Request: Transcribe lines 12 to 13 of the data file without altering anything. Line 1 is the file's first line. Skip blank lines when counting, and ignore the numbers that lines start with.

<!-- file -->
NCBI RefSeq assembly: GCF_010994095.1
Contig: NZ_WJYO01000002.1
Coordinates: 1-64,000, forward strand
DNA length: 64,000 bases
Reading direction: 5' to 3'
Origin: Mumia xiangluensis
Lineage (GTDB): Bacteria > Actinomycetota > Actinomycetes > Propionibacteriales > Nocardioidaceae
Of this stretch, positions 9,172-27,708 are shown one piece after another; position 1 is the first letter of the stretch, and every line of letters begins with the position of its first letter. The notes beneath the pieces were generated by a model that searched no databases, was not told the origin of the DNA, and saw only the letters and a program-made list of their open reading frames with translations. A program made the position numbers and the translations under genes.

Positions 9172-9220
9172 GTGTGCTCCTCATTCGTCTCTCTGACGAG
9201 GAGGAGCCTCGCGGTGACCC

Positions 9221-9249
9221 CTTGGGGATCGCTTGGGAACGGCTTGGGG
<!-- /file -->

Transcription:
Positions 9221-9249
9221 CTTGGGGATCGCTTGGGAACGGCTTGGGG